Björn Boberg & David HolmTRITA LWR Thesis 12:09viii

Fem modeling of concrete gravity dams1. T ABLE OF C ONTENTSummary . iiiSammanfattning (Swedish) .vAcknowledgements . viiSymbols and dictionary . xiSymbols . xiDictionary . xiIntroduction . 11.1. Introduction of the projects . 11.1.1.1.1.2.1.2.1.3.The purpose of the thesis . 4Dams in general . 41.3.1.1.3.2.2.Baozhusi hydropower project . 1Qipei hydropower project . 2Main dam types . 4Concrete dams . 5Concrete gravity dams . 7Loads . 7Load cases . 8Stability criteria . 93.FEM analysis process . 103.1. FEM modeling of concrete gravity dams. 102.1.2.2.2.3.3.1.1.3.1.2.3.2.3.3.Strain and stress in FEM . 12Special FEM methods . 123.3.1.3.3.2.3.4.Penstocks . 13Turbine room. 13Sliding surface . 14Special FEM methods used in the Qipei dam . 143.5.1.4.Pressure uplift . 12Ground tension . 13Special FEM methods used in the Baozhusi dam . 133.4.1.3.4.2.3.4.3.3.5.Modeling the dam . 10Modeling the elements . 11Sliding surfaces. 14Results . 14Sliding stability . 14Tension stress control. 15Displacement control . 195.Discussion. 215.1. General. 215.2. Baozhusi . 215.3. Qipei . 216.Conclusions. 22References . 23Main References . 23Other References . 23Appendixes 1 to 8 . 11.Data concerning the dams . 12.Equations . 14.1.4.2.4.3.ix

Björn Boberg & David Holm3.4.5.6.7.TRITA LWR Thesis 12:09Drawings . 2Material data . 4Text files. 5Modeling procedure . 9FEM Software . 9CAD Mechanical . 9MSC Patran . 9UltraEdit . 10Abaqus . 10Golden Software Surfer . 10Microsoft Office Excel . 10Learning the software . 107.1.7.2.7.3.7.4.7.5.7.6.8.x

Fem modeling of concrete gravity damsS YMBOLS AND DICTIONAR YSymbolsa reduced gravity accelerationc cohesionE elasticityg acc. of modulus gravityK safety factorL Lengthα angleμ friction coefficientσ normal stressτ shear stressρ [kg/m3] safety factor for tension safety factor for compression[-][-]DictionaryBatter. an optional sloped extension at the dam heel.Dam heel: the most upstream part of the dam foundationDam toe: the most downstream part of the dam foundationDischarge section: a part of the dam where the spillway is locatedOverflow: a discharge section over the crest of the dam.Solid section: a part of the dam which consists only of solid concrete.Static state: is a term for simplified analysis wherein the effect of an immediatechange to a system is calculated without respect to the longer term response of thesystem to that change.Turbine section: a part of the dam where the turbines for generating power arelocatedxi

Björn Boberg & David HolmTRITA LWR Thesis 12:09.xii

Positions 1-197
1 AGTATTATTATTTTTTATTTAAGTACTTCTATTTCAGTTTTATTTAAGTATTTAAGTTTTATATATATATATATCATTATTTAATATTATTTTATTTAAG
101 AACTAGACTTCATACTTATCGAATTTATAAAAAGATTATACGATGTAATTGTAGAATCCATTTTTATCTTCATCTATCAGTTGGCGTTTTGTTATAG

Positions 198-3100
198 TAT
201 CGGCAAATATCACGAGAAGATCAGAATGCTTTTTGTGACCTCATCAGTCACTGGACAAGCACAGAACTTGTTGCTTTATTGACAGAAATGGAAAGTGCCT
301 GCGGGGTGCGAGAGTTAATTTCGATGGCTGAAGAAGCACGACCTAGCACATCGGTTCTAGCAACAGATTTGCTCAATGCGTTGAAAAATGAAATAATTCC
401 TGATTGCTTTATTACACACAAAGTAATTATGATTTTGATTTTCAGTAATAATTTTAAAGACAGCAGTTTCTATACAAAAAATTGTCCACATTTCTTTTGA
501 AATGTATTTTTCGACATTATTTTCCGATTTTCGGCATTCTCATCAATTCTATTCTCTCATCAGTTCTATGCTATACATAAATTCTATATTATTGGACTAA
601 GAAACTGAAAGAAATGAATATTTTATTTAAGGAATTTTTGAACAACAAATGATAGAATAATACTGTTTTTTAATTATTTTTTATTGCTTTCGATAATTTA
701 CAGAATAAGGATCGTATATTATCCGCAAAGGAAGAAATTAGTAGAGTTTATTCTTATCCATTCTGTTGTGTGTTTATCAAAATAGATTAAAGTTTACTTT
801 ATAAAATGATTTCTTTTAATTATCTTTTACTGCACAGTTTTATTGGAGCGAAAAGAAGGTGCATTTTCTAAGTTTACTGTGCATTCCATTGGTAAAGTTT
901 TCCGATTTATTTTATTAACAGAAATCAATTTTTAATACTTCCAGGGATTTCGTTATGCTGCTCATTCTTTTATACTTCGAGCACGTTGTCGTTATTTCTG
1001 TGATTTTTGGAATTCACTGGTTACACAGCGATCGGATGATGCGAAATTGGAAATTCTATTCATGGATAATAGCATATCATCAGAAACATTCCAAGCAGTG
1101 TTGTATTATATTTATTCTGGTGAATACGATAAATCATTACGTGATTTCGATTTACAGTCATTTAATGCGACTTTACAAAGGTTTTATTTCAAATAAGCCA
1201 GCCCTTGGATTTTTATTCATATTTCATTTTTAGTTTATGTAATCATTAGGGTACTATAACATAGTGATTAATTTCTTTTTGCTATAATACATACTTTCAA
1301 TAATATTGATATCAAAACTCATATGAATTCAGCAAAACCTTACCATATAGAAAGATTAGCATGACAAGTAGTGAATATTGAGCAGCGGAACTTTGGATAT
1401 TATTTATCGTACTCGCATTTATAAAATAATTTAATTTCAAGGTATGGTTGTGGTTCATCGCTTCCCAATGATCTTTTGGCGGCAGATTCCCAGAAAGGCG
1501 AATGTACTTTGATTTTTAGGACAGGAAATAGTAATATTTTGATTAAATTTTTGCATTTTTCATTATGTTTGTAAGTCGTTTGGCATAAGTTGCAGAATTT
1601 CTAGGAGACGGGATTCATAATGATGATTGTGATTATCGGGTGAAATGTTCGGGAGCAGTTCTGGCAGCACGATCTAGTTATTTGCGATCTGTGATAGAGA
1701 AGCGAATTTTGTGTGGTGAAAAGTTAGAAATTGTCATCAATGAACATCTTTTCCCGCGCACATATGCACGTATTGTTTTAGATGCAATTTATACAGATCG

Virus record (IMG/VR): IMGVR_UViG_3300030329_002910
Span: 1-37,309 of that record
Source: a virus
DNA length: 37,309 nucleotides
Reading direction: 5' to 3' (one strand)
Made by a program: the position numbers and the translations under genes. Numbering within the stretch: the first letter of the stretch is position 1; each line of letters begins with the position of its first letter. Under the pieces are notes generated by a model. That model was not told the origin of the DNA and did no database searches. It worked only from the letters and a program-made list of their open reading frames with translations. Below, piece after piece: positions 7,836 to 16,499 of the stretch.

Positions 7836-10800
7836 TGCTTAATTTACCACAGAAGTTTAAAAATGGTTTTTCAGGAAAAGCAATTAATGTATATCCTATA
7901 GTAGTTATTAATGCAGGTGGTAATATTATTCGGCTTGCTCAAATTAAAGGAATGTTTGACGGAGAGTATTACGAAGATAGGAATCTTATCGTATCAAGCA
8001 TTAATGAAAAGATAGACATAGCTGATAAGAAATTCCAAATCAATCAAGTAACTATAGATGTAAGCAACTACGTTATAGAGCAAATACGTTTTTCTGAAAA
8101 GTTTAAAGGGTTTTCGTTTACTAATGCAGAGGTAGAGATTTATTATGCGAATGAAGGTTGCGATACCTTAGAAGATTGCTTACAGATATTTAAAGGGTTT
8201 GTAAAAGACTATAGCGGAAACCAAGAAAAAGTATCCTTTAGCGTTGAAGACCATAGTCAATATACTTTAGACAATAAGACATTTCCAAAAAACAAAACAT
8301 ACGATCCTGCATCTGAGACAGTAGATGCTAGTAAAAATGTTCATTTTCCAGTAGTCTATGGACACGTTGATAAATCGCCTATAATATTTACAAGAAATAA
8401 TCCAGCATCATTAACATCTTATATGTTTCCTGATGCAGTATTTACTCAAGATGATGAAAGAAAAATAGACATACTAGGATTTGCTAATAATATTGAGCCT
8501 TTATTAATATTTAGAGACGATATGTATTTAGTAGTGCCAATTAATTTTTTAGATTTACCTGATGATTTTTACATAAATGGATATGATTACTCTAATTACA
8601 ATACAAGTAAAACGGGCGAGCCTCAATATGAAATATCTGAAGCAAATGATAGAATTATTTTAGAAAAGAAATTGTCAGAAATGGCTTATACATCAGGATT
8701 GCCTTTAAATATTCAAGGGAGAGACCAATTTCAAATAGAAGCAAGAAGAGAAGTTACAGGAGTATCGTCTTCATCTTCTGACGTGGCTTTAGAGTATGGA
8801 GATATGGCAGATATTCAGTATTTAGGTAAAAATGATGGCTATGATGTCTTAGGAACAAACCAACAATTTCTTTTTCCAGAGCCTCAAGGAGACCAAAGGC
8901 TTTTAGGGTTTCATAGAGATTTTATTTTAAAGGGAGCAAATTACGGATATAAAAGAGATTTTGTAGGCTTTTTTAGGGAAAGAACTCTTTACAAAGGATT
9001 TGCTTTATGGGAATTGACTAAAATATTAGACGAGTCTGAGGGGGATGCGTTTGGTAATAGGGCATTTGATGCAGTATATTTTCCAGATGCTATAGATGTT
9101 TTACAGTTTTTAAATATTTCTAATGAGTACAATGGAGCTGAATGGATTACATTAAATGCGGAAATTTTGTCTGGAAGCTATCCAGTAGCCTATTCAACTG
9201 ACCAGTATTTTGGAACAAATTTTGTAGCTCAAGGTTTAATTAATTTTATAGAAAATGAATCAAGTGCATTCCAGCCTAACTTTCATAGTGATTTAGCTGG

Fem modeling of concrete gravity damsI NTRODUCTION1.1. Introduction of the projects1.1.1. Baozhusi hydropower projectThe Baozhusi hydropower station is located in the Sichuan province inthe central southern part of the Peoples Republic of China. It is locatedin the lowland of the Sichuan plain displayed in figure 1, lowland anywayin comparison to the highland just to the west, the Tibetan plateau. Sincethe plain has an altitude of 200 to 700 meters above sea level a lot of rainfalls here due to the cooling of the air travelling against the westernplateau. The annual precipitation is over 1000 millimeters(www.bbc.co.uk).The Baozhusi dam is a concrete gravity dam, which means that it issupposed to withstand the loads caused by water simply because of itsown weight. The dam crest is located 595 meters above sea level makingthe maximum height of the dam 132 meters. The length of the dam is525 meters (Ministry of Water Recourses and Electric Power of People’sRepublic of China, 1979).The Bailonghu reservoir has a capacity of containing 2.2 billion cubicmeters of water and an area of 80 thousand square kilometers. The damhas been operational since 1998, eleven years after the decision toconstruct the dam (Ministry of Water Recourses and Electric Power ofPeople’s Republic of China, 1979).There are three different types of sections in the dam: solid section,overflow discharge section and turbine section. In both figure 2 and 3,these sections can be seen, with the turbine sections in the center,surrounded by discharge sections and the solid sections connected to thedam on both sides. The model on which the calculations and the analysisare conducted in the Baozhusi case is from the turbine section unlike inthe Qipei case, presented below, where a solid section is modeled.Figure 1 Map showing the Peoples Republic of China, Sichuan inred and Baozhusi highlighted (www.samsays.com).1